Son of Devil's Advocate, May 2000

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Son of Devil's Advocate

Stan Kelly-Bootle

Picture of Stan Kelly-Bootle

The Billy Barren Show

Growing old is a mixed human blessing. The process starts at your individual t=0, the so-called moment of conception. Borrowing crudely from cosmology, one might call it the "Big Bang Up." At least one hopes it was a significantly "large" event with mutual-loving intent by your putative progenitors regardless of marital status [ref 1].

Alas, as with the birth of the Universe, an element of randomness seems to play a role in our personal origins. We haven't (yet) filmed the initial cosmic quantum fluctuations (Bill Gates [ref 2] and Ted Turner are battling for the rights) but we've all seen live on Public TV the crazy fight between the rival spermatazoa flailing away like upstream salmon to hit the ovarian spot. (I almost used the distracting idiom "Bull's Eye.") How could you or I depend for our very existence on this conflicting jellied flagellation?

It's a strange introduction to the Darwinian thesis: we are the monstrous, morphogenetic result of the "fittest" sperm among the millions on the move -- yet, as with all competitive sports, one wonders if there's a cheat sperm on steroids in track nine? Or whether, dipping into the fashionable Bio-Games Theory, groups of sperms may adopt sneaky cooperative strategies? And, on earth or elsewhere, to which Olympic body of Rules can we appeal? Far too late, by definition!

The cosmic birth, of course, poses deeper challenges, although in many cultures diverse deities are alleged to have shagged away with anthropomorphic abandon, and the resulting universes evolved in the family way. Voltaire's Panglossian "Best of all possible worlds," however, sprang fresh without prior "survival" tests. Under his 18th century theological cosmogeny, the Universe was "spoken" into existence, instanter, in toto, by the Logos of John 1.1.

Modern Physics, with all its mathematical grandeur, cannot add much to this clean myth:

"In answer to the question of why it happened, I offer the modest proposal that our Universe is simply one of those things which happen from time to time." (Edward P. Tryon, "Is the Universe a Vacuum Fluctuation?" Nature Vol 246, No 5433 Dec 14 1973).

Lucky us, to be here and now -- we may have missed it all.


"I say 'magical' [the mystery of the effectivness of quantum theory] because the object of study of physics became more and more the formalism of physics itself, as though symbols were reality -- and the confusion of symbols with reality is what characterizes much of what we call magic. I have no great love for this word, however, and readers whom it offends can ignore it safely." (The Applicability of Mathematics as a Philosophical Problem, Mark Steiner, Harvard University Press, 1998).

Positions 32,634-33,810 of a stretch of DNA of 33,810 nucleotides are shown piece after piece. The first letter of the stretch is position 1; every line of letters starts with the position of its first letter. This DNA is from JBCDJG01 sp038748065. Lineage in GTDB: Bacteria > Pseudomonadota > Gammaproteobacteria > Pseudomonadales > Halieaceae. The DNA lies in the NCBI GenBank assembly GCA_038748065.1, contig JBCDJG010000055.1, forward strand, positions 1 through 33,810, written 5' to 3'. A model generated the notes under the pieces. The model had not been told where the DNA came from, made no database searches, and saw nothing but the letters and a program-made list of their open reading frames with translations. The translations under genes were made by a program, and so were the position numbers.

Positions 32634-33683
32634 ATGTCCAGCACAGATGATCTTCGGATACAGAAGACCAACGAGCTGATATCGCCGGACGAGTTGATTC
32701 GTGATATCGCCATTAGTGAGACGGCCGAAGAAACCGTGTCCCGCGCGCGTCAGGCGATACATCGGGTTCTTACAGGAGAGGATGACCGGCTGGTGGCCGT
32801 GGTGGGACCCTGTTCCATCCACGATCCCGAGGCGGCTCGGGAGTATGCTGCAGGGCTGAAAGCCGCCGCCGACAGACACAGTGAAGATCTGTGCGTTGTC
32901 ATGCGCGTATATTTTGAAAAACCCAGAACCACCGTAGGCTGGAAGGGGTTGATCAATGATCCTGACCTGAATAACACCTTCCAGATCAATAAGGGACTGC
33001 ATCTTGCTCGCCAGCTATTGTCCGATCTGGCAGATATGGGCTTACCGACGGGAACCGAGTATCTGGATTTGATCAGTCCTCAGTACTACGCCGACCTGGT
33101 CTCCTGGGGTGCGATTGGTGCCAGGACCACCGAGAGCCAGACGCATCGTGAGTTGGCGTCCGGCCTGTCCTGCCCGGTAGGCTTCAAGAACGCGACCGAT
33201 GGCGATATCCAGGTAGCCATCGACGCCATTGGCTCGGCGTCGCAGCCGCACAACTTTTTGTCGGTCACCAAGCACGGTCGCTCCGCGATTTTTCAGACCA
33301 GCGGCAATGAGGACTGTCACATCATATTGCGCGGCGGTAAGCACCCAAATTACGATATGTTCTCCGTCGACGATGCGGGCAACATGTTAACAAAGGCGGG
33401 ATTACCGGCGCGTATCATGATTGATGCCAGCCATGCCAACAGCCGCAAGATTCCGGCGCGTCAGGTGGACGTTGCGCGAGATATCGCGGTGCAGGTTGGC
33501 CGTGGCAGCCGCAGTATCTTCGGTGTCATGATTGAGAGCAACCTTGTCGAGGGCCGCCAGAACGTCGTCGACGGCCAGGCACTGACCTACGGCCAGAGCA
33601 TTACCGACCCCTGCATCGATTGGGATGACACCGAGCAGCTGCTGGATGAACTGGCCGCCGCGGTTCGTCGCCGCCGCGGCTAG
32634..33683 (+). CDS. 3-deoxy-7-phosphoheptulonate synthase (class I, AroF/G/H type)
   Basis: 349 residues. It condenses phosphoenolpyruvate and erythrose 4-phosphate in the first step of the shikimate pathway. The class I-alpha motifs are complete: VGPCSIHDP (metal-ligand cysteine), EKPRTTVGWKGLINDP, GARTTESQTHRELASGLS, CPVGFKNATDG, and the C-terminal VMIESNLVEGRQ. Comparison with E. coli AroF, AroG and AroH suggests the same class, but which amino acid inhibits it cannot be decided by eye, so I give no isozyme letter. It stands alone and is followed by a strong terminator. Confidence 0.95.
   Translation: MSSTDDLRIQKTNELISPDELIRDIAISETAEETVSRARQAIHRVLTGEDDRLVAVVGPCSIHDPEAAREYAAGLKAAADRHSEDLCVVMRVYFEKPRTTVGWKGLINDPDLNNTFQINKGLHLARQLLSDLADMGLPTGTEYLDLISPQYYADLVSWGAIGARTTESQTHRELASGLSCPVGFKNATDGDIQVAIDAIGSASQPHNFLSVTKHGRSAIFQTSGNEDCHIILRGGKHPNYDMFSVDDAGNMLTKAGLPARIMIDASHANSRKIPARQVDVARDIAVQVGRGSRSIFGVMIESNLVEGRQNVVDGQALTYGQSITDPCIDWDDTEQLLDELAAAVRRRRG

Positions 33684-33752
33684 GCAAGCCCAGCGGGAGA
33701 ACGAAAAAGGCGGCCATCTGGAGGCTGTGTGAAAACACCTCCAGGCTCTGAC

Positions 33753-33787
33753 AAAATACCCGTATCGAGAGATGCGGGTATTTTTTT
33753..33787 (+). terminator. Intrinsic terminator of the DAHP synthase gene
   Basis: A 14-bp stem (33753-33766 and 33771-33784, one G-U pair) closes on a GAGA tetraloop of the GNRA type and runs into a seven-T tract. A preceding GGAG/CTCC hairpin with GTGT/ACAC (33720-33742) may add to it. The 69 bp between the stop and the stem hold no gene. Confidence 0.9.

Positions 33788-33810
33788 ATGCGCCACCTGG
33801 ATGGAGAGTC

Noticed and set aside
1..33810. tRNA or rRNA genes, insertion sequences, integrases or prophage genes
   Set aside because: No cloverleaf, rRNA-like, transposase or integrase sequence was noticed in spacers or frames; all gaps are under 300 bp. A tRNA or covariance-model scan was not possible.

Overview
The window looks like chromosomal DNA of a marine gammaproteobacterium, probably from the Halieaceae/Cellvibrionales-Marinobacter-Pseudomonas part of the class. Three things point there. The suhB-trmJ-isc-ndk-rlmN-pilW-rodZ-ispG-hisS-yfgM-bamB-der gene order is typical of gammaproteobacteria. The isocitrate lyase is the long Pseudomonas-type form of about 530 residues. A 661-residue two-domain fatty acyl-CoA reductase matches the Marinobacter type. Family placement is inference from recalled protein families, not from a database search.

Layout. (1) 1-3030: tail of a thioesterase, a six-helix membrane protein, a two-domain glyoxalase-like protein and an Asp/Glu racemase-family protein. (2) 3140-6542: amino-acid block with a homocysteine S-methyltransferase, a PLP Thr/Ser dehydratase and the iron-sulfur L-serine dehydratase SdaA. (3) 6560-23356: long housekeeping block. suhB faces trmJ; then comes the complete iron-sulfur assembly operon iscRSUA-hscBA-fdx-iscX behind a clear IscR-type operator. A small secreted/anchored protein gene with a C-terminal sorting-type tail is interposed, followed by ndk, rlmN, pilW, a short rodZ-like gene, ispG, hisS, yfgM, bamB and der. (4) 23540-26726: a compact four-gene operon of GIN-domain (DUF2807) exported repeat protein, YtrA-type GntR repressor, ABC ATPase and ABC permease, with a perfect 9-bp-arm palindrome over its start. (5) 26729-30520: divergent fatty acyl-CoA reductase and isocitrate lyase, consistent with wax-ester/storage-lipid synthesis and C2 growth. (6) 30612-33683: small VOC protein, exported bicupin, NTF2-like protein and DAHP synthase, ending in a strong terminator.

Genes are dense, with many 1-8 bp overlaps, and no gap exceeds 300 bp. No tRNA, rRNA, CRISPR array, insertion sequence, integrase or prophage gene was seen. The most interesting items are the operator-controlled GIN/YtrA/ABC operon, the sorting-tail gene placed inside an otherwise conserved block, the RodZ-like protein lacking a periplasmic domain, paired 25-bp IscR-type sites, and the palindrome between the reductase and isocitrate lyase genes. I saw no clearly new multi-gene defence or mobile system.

Having Been Born...

Mere longevity, some claim, can be achieved simply by shunning all the things that make life worthwhile: the depressing choice between "short and happy" and "hanging on in misery." Others, favoring genetic-nature over diet-nurture, advise us to choose our parents carefully.

I've been around longer than most of youse fresh-from-the-womb, pink-wrinkled ugly kids. Bet the midwife smacked not your bum but that of yer reluctant mother for producing such a tiny distorted 6-lb upstart replica of Winston Churchill. Gödel is dead, Turing is dead, Weil is just dead, (when they announced that Clement Atlee was dead, the cynics asked "How could they tell?") and I'm not feeling that good meself -- yet, as Stevie Sondheim once told me "Malgré tout, we're still HERE."

True, there are some EOFs (Even Older Farts) clinging onto the putatively quicker side of the great divide -- indeed, my EDSAC I mentor, Maurice Wilkes, FRS, is now Sir Maurice and, with the Royal touch, will outlive us all.

When Queenie offered me a Knighthood, I modestly declined: "Never wear'em, Mam." ("Enough of this reckless foreplay," She gasped, ripping off her tiara, ... the rest is in "My Life" (tm)(c) Sunday Mirror [ref 3]

The archetypical "Old Soldier" genre (inspired by Monty Python) goes thus:

"640KB? You were lucky! We had 2K and they were BITS."

"BITS? We used to DREAM of bits! All WE had were 0's..."

"OUR zeroes were missing globs of snot on a rusty abacus wire..."

"WIRE? La-di-da -- F***ing luxury! ...

Looking Back 15 years to UNIX Review, May 1985:

Stop the Industry - I Want to Document!

Bertrand Russell was into paradoxes, as they say, especially his own, the famous Russell paradox ("If A is the set of all sets which are not members of themselves, then 'A belongs to A` implies 'A does not belong to A`), which floored Frege and damn near killed Russell himself. It also ruined the dream of putting Mathematics on a solid logical foundation.

He admitted to us later that the twenty years he and Whitehead spent trying in vain to resolve this paradox in Principia Mathematica had left him scarred for life. Their theory of types sought to avoid the paradox by brushing it under the carpet. If certain sets of sets lead to contradictions, they must be blackballed from the club.

" 'Fraid we blew it, Alf," Bertie announced suddenly. We were all sipping sherry, I vividly recall, in his Trinity College rooms. Whitey stormed out in a huff, leaving just Bertie, Wittgie, C.P., Al (Turing) and myself. "There's a pretty paradox," quipped Al in his best mock Gilbert & Sullivan accent, putting a comforting arm around Bertie. Wittgie carried on poking at the empty fireplace as though nothing had happened. And yet we all sensed that Formal Systems Theory would never be the same again.